130 years of trolleys and buses on the South Shore
Written by david kindy
Historical imagery courtesy of
The Kingston Public Library Local History Collections
and Pilgrim Hall Museum, Plymouth, Massachusetts
The next time you pull up next to a Plymouth & Brockton (P&B) bus, look below the familiar blue and gold logo at the small letters near the front wheel well. That’s where you’ll find the company’s full name: Plymouth & Brockton Street Railway Company.
Street railway? Translation: trolley. P&B hasn’t always used buses. When the company started 130 years ago, trolleys were the main mode of transportation, clang-clang-clanging their way along the tracks from Plymouth to Kingston, Sandwich, Brockton and many other towns around the South Shore.
“I remember riding the trolleys,” says 92-year-old George Anzuoni, former president of the company. “It was fun. My favorite place was in the back where I could watch everything.”
P&B was founded in 1889 as Plymouth & Kingston Street Railway. Three years earlier, Charles Stone and Edwin Webster, owners of the formidable Stone & Webster Engineering of Stoughton, had visited Plymouth and realized there was a need for a trolley service on the South Shore. The partners used their company’s considerable resources to plan, design and build the trolley system. Rather than buy electricity, Stone & Webster built a power plant next to Plymouth Rock to allow the trolley cars to travel their routes.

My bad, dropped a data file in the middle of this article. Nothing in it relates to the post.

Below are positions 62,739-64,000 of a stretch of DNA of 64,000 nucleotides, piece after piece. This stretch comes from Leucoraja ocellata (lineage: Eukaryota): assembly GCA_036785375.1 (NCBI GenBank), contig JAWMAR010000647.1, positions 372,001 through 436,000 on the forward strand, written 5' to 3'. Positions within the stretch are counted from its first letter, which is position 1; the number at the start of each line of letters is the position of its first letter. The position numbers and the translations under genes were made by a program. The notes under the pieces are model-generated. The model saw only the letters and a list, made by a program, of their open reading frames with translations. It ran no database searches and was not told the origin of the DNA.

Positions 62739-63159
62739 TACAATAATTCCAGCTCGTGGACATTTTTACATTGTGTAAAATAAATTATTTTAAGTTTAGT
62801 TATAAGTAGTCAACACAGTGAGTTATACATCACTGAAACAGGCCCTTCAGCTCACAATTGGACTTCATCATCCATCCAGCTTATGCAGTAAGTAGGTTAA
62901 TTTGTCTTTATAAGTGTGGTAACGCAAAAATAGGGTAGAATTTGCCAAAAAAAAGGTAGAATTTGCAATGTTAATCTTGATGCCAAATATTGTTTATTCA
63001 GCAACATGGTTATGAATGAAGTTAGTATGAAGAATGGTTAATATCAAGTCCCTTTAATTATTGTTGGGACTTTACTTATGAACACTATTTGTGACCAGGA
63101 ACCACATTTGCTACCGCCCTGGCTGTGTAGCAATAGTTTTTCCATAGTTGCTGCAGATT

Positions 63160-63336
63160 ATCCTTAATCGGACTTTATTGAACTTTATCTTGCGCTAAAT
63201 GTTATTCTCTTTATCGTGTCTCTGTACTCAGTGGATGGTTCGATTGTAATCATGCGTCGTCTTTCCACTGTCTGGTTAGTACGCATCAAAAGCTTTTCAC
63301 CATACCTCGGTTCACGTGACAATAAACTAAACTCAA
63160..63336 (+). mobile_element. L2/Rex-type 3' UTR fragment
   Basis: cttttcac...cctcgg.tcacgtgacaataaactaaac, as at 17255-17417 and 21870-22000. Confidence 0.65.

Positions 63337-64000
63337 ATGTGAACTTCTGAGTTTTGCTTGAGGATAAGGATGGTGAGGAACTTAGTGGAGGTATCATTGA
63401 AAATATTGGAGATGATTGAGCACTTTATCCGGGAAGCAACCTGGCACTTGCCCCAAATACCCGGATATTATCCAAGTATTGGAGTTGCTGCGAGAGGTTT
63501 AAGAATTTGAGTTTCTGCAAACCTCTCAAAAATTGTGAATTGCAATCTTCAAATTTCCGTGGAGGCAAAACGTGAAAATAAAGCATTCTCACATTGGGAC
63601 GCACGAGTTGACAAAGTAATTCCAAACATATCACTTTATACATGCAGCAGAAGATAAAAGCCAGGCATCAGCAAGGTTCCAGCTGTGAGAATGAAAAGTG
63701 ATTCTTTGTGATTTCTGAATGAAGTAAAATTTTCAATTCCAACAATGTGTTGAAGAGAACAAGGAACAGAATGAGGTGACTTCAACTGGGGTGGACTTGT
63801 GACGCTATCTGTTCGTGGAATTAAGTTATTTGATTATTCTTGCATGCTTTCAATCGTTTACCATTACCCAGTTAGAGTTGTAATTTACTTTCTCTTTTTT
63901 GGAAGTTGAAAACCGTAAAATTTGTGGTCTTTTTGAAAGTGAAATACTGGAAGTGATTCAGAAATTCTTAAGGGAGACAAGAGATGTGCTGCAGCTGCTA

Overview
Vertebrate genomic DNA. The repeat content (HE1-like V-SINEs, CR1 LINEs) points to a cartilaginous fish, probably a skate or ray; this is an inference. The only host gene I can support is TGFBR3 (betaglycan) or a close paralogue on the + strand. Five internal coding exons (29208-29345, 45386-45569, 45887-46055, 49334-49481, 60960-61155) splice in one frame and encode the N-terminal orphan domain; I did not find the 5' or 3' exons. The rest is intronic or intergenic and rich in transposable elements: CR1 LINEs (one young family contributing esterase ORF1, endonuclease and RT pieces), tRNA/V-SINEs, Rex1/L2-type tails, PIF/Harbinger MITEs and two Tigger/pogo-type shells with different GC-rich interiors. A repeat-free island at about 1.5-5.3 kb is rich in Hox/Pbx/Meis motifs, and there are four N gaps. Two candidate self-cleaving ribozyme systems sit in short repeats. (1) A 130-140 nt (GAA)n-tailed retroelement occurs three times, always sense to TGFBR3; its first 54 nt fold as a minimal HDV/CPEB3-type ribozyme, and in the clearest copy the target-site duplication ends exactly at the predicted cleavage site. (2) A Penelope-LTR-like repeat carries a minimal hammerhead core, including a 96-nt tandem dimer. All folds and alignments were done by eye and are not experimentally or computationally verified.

Service began on June 9, 1889, when the first trolley rolled down the tracks from Jabez Corner in Plymouth to Cobbs Store in Kingston, a distance of four miles. A year later, the line was increased to nine miles, extending farther south into Plymouth and north to downtown Kingston.
In 1900, Stone & Webster acquired two other trolley companies and combined operations to create the Brockton & Plymouth Street Railway Co., with lines that stretched 24 miles from Plymouth to Whitman. The company contracted with Old Colony Street Railway so its electric trolley cars could go all the way to Brockton.
Initially, people would primarily take the trolleys on weekdays, to and from work. Ridership fell off dramatically on Sundays. To stimulate interest on that day, Brockton & Plymouth promoted trips to parks and entertainment destinations. This idea of taking a fun trip on your day off led to the creation of a new word in the dictionary: joyride.
Following World War I, an economic downturn caused Brockton & Plymouth Street Railway to file for receivership. The company’s assets were sold in 1922 and the Plymouth & Brockton Street Railway Company was incorporated.
About this time, “Birneys”—smaller, faster trolleys—began showing up on the South Shore. These cars were the forerunners of the modern bus. Eventually, the Birneys were replaced by trucks with bus bodies on select lines. The advantages quickly became obvious. No longer was service restricted to trolley tracks. New routes were easily created as buses could go on just about any paved road. By 1928, P&B had stopped running trolley cars altogether.